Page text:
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We recently converted our app engine project into modules as per the structure below. The problem with this new dev workflow is that we have to rebuild the EAR on every change and relaunch the app engine local dev server. This makes us loose 30s to a minute every time we make a change to the code and want to test it.

/webapp //app engine module
/apis //app engine module
pom.xml //main (parent) project pom

In our previous workflow, with the monolithic app, we could use app engine's hot reload functionality, where modifying code in an IDE (e.g. eclipse) would be picked up automatically.

What do you guys recommend as the best maven config and/or dev workflow in this case? Ideally, a change in any of the modules would not require a full rebuild of the project.

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did you ever find a solution to this? – aloo Apr 20 '14 at 23:18

I am using a similar structure with a small difference. The top level directory has war and ear and then they contain their specific pom.xml. I use Eclipse for debugging, and I am able to hot deploy "most of the time" and I am not using Eclipse plugin, which (I understand) is what you want.

Directory Structure

|-- pom.xml
|-- my-ear
|   |-- devpid
|   |-- pom.xml
|   `-- src
|       `-- main
|           `-- application
|               `-- META-INF
`-- my-war
    |-- build
    |   `-- classes
    |       |-- main
    |       |   |-- java
    |       |   `-- webapp
    |       `-- test
    |           `-- java
    |-- pom.xml
    `-- src
        |-- main
        |   |-- java
        |   |   `-- com
        |   `-- webapp
        |       |-- css
        |       |-- favicon.ico
        |       |-- index.html
        |       |-- js
        |       |-- test.html
        |       `-- WEB-INF
        `-- test
            `-- java


  • Eclipse Luna without Google App Engine Plugin (or SDK)
  • Maven 3.2.1
  • Google App Engine SDK 1.9.6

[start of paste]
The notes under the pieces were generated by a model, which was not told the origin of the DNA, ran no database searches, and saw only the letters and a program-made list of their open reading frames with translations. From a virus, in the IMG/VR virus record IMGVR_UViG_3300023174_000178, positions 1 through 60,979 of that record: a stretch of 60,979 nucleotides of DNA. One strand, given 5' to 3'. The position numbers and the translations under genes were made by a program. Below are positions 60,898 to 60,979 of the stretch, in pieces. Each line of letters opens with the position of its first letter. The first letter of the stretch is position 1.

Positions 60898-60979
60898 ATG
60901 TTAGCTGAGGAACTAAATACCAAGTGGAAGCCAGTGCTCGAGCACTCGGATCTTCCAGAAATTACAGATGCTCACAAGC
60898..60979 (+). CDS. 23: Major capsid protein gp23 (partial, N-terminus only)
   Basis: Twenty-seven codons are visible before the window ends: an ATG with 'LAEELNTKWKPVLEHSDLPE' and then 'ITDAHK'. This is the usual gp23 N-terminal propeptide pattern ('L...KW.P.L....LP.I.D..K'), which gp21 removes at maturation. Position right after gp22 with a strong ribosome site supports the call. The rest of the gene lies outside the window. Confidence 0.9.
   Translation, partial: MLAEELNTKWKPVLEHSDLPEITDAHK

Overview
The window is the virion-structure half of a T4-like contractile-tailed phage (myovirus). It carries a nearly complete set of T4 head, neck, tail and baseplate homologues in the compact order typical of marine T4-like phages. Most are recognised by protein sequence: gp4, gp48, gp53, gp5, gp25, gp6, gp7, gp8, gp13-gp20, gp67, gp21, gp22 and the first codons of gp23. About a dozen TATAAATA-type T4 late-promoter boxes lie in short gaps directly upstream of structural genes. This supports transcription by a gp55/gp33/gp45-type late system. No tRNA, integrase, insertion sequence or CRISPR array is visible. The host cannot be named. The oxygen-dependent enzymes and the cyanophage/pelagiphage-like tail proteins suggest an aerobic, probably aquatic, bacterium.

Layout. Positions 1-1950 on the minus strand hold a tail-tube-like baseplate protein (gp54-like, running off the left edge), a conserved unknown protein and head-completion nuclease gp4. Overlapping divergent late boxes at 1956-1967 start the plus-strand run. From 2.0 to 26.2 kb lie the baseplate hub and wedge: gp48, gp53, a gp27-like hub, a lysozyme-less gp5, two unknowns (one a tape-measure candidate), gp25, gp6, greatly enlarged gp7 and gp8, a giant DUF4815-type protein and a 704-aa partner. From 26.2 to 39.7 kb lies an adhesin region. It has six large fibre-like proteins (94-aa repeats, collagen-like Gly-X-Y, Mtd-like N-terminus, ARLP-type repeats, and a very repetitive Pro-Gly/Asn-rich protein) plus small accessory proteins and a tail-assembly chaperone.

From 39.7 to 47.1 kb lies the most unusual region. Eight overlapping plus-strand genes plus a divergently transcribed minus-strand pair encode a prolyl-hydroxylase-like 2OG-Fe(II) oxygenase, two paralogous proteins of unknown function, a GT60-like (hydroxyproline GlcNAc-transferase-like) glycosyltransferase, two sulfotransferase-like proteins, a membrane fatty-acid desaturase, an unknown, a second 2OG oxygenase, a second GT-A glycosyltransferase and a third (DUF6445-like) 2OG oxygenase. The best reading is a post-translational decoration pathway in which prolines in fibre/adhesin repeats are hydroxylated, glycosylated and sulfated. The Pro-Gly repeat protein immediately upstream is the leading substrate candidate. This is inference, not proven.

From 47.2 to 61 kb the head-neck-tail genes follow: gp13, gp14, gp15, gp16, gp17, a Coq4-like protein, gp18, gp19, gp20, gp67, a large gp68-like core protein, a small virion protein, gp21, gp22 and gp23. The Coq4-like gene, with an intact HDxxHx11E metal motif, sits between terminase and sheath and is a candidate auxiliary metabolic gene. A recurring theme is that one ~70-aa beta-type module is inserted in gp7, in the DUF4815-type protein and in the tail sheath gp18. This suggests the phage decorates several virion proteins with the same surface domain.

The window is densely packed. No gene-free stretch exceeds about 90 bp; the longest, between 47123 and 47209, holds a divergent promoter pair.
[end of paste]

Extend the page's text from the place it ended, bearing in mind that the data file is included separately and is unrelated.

Dev Workflow

  1. If you already have source code, keep it somewhere else and generate a skeleton using mvn appengine command.
  2. Run the first cut with a simple Hello World using only maven and terminal and mvn appengine:devserver command.
  3. Once done, generate the eclipse project.
  4. Import the eclipse project as a Maven project. It will see the jars via Maven. I won't have written this answer before Luna as it required too many tweaks. In Luna, this works automatically.
  5. The step above will create three projects, top level, ear and war each with pom.xml - It's OK.
  6. In eclipse, provide the output directory as war/target directory. This is the step which makes it possible to hot deploy.
  7. In maven ear/pom.xml, add xArgs to appengine plugin for running in debug mode.

  8. Notice the suspend=n.

  9. Run the app engine from outside eclipse using mvn appengine:devserver from the ear directory. I use this command: mvn appengine:devserver > ~/.logs/.appengine.devserver.logs & echo $! > devpid Let's call this Terminal 1.
  10. An advantage of this method is that your console is not captured by Eclipse, so you are free to use a tool of your choice to view it, like multitail etc. I use this simple tail command: tail -f ~/.logs/.appengine.devserver.logs | sed 's/INFO/^[[0;34m&^[[0m/g;s/ERROR/^[[0;31m&^[[0m/g;s/WARN\|WARNING/^[[0;35m&^[[0m/g;s/SEVERE\|FATAL/^[[0;31;47m&^[[0m/g' The above is a difficult to type command. Every instance of ^[ is actually Ctrl+V Esc - it is worth the effort of typing it once. But this is of course subjective and up to you.
  11. In Eclipse, create a Debug Profile for your project under Remote Java Application - select the war project and socket attach options. This step is available on the internet at many places, here is an image nevertheless Debug Config, Remote Application, War Socket Attach

  12. Open another terminal, Terminal 2 in the war directory and keep it open in order to run mvn compile install when you need to.

  13. You are good to go. You should be able to integrate your source code by just pasting it at the right place. You should also be able to use standard debugging techniques. Eclipse will compile at the right location and devserver will detect it all right. If Eclipse throws a warning, ignore it.
  14. This works most of the time. Sometimes, you save something that breaks compilation of the whole project, or change a function name being called from a pre compiled class or simply change web.xml which is loaded at start up. Of course then hot deploy will not work.
  15. In such a case, stop your remove debug from within eclipse, complete your tasks, run mvn compile install from Terminal 2. Devserver will autodetect.
  16. Mostly, I hardly need to touch the tail running in Terminal 1. Devserver does not tend to need restart.
  17. Unless I am changing web.xml or refactoring, I do not need to run mvn compile install from outside.

My reason for giving list of windows (Eclipse, Terminal 1 and Terminal 2) is just to show that Alt+Tab is actually faster than Shift+F7 from within eclipse. It is subjective and of course up to you.

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